ISBN : 978-0-9742114-5-9

aims to improve the understanding of the heterogeneity of poor Brazilians regarding their food purchasing behavior and concentrates on the question: Are all the poor the same?

There are many different BOP markets (BOP market is a term created by Prahalad referring to the market at the Bottom of the Pyramid meaning the market of the poor consumers.) and potential products to be explored worldwide. This study, however, intends to analyze the needs and differences of the poor Brazilians with regards to food consumption. Food is the most essential consumption of the poor and the food expenditure of the low-income consumer in present-day Brazil is close to 32 percent of the total consumption.

The methodological part focuses on Rio de Janeiro. Therefore, it is important to acknowledge that the results of the analysis are, if any, only representative of the urban poor of Brazil. The rural poor might have completely different needs. From here on when referring to the poor, the urban poor, which add up to 85% of the entire Brazilian poor, are meant.

In order to answer the research question, first a research review about the topic will be given. Background information about the Brazilian low-income consumer and poverty related subjects will subsequently be introduced. Then the research method will be described in detail and a cluster analysis will be performed. From this it will become apparent that the needs of the lowincome population vary greatly. In addition to income there are many characteristics that affect the consumer practices and problems. The results from this study will provide an informative source for companies to be able to serve poor markets with innovative food products that fulfill the needs of the poor.October 18-19th, 2008 Florence, Italy 3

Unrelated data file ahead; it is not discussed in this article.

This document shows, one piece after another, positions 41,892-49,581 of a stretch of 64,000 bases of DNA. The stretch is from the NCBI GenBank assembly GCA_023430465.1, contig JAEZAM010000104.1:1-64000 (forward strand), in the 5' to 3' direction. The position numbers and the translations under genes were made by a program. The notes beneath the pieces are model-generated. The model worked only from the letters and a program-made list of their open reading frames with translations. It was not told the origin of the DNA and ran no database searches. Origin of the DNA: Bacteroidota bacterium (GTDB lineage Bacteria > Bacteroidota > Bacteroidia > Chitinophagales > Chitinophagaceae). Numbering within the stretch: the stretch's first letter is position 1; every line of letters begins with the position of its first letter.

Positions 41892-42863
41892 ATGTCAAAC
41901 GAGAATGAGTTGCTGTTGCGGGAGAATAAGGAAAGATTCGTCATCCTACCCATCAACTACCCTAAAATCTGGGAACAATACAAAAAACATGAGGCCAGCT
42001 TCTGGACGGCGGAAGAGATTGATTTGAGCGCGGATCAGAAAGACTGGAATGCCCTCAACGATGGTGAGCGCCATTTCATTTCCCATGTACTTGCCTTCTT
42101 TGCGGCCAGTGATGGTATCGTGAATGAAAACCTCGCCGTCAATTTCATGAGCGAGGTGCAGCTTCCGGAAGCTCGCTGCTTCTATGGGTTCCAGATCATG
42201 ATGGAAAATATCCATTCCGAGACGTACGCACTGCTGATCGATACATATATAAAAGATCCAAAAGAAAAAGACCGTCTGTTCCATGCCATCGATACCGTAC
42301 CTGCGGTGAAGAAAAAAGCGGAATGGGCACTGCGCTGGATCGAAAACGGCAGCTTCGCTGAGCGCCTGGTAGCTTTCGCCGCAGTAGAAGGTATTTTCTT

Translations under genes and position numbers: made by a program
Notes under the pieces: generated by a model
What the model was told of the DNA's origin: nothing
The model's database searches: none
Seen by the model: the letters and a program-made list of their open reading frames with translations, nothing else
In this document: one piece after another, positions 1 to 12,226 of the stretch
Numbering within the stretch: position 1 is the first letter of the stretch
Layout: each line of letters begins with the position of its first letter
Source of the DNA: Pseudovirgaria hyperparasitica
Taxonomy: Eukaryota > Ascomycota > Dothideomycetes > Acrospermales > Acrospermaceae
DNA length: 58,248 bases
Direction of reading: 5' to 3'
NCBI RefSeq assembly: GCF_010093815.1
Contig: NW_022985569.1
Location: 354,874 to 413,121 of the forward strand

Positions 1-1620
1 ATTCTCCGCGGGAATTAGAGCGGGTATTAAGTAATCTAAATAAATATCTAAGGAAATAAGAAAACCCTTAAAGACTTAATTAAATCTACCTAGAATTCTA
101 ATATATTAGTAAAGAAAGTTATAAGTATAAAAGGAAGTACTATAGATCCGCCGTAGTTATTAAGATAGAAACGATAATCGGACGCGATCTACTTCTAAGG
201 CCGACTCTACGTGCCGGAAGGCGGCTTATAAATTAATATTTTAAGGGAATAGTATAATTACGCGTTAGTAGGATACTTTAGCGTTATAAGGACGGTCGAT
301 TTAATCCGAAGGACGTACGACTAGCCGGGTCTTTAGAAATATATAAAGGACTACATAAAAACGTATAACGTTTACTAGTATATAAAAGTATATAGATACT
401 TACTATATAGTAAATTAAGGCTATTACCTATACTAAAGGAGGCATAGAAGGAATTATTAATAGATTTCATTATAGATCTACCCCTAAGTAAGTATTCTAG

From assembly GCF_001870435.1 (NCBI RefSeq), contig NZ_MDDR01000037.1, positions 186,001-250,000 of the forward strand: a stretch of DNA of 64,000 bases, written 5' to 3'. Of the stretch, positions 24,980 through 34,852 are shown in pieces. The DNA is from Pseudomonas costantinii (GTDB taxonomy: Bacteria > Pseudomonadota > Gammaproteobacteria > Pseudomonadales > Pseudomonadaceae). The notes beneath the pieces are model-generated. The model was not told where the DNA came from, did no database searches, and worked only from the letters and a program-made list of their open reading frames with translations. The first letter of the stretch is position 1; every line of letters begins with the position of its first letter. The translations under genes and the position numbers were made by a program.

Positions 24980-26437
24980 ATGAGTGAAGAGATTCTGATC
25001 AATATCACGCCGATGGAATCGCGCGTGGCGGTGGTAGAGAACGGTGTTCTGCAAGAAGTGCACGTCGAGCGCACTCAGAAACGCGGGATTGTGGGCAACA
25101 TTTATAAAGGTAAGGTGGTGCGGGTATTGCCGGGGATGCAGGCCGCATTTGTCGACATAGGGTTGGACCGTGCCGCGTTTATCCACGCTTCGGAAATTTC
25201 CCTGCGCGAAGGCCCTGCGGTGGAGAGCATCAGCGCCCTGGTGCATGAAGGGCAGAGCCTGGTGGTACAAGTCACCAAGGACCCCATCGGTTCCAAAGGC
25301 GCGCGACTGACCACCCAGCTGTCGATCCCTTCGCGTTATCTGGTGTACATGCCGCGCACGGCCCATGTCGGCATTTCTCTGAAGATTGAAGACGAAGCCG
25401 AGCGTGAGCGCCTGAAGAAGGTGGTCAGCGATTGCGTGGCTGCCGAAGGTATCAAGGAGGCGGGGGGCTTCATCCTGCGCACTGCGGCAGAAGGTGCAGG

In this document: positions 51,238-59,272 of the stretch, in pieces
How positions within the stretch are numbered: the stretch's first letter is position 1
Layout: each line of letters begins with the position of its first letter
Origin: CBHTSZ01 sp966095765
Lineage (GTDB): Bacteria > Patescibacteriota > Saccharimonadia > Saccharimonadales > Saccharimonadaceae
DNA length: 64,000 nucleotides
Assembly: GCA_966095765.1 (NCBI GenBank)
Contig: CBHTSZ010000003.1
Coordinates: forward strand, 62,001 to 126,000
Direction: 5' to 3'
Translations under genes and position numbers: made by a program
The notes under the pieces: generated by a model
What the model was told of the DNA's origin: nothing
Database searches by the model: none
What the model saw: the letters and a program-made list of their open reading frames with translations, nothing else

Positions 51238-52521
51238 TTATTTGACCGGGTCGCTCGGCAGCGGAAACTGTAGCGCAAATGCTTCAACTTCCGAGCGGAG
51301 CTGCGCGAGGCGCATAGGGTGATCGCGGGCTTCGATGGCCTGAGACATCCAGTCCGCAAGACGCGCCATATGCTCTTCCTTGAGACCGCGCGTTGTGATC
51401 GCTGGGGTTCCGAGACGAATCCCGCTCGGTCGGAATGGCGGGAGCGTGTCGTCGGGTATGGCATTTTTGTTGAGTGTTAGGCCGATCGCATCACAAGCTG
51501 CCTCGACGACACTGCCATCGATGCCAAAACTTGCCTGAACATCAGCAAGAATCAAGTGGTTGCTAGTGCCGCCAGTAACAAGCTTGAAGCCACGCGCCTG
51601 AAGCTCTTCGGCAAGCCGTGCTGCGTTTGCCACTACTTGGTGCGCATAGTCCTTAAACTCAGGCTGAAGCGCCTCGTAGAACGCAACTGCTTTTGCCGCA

8th Global Conference on Business & Economics THEORY

ISBN : 978-0-9742114-5-9

In 1959 it was Oscar Lewis who first introduced the controversial culture of poverty. He used this term to refer to a subculture of people living in poverty who respond to their lack of material abundance with a distinct set of negative beliefs, attitudes, and behaviors (Lewis (1959)). The discussion relating to Lewis study mainly concentrated on the American poor. However, many implications can be used to describe the Brazilian poor as well. Both countries have a very diverse population due to the mixture of natives, former slaves, Europeans and Japanese who came in various immigration waves (Datamonitor (2005)). The poor are mostly descendents from slaves and natives and therefore poverty often has its roots in colonial times when these two groups had no rights (Herzog (1969)).